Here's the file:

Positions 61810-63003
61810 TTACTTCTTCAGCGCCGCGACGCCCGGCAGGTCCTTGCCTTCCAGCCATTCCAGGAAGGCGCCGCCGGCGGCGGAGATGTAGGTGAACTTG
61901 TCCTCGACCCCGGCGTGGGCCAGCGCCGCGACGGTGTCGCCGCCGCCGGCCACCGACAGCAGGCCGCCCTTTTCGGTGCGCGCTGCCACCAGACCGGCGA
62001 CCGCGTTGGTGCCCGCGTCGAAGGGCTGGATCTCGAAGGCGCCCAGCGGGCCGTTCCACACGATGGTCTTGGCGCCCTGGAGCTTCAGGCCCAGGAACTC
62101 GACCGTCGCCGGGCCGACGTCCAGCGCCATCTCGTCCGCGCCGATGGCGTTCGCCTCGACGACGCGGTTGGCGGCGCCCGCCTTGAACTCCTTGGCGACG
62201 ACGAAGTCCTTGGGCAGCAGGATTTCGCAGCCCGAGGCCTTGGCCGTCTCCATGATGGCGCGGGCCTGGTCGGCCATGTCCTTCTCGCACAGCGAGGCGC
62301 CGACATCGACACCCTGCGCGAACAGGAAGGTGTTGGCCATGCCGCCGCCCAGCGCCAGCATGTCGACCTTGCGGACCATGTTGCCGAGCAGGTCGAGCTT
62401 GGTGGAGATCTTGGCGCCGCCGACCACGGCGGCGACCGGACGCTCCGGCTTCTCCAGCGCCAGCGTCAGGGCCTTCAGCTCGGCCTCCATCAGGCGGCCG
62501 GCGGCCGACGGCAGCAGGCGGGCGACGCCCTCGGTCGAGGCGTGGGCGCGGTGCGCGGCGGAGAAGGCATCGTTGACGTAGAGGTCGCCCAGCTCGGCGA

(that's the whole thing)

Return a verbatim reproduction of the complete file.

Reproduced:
Positions 61810-63003
61810 TTACTTCTTCAGCGCCGCGACGCCCGGCAGGTCCTTGCCTTCCAGCCATTCCAGGAAGGCGCCGCCGGCGGCGGAGATGTAGGTGAACTTG
61901 TCCTCGACCCCGGCGTGGGCCAGCGCCGCGACGGTGTCGCCGCCGCCGGCCACCGACAGCAGGCCGCCCTTTTCGGTGCGCGCTGCCACCAGACCGGCGA
62001 CCGCGTTGGTGCCCGCGTCGAAGGGCTGGATCTCGAAGGCGCCCAGCGGGCCGTTCCACACGATGGTCTTGGCGCCCTGGAGCTTCAGGCCCAGGAACTC
62101 GACCGTCGCCGGGCCGACGTCCAGCGCCATCTCGTCCGCGCCGATGGCGTTCGCCTCGACGACGCGGTTGGCGGCGCCCGCCTTGAACTCCTTGGCGACG
62201 ACGAAGTCCTTGGGCAGCAGGATTTCGCAGCCCGAGGCCTTGGCCGTCTCCATGATGGCGCGGGCCTGGTCGGCCATGTCCTTCTCGCACAGCGAGGCGC
62301 CGACATCGACACCCTGCGCGAACAGGAAGGTGTTGGCCATGCCGCCGCCCAGCGCCAGCATGTCGACCTTGCGGACCATGTTGCCGAGCAGGTCGAGCTT
62401 GGTGGAGATCTTGGCGCCGCCGACCACGGCGGCGACCGGACGCTCCGGCTTCTCCAGCGCCAGCGTCAGGGCCTTCAGCTCGGCCTCCATCAGGCGGCCG
62501 GCGGCCGACGGCAGCAGGCGGGCGACGCCCTCGGTCGAGGCGTGGGCGCGGTGCGCGGCGGAGAAGGCATCGTTGACGTAGAGGTCGCCCAGCTCGGCGA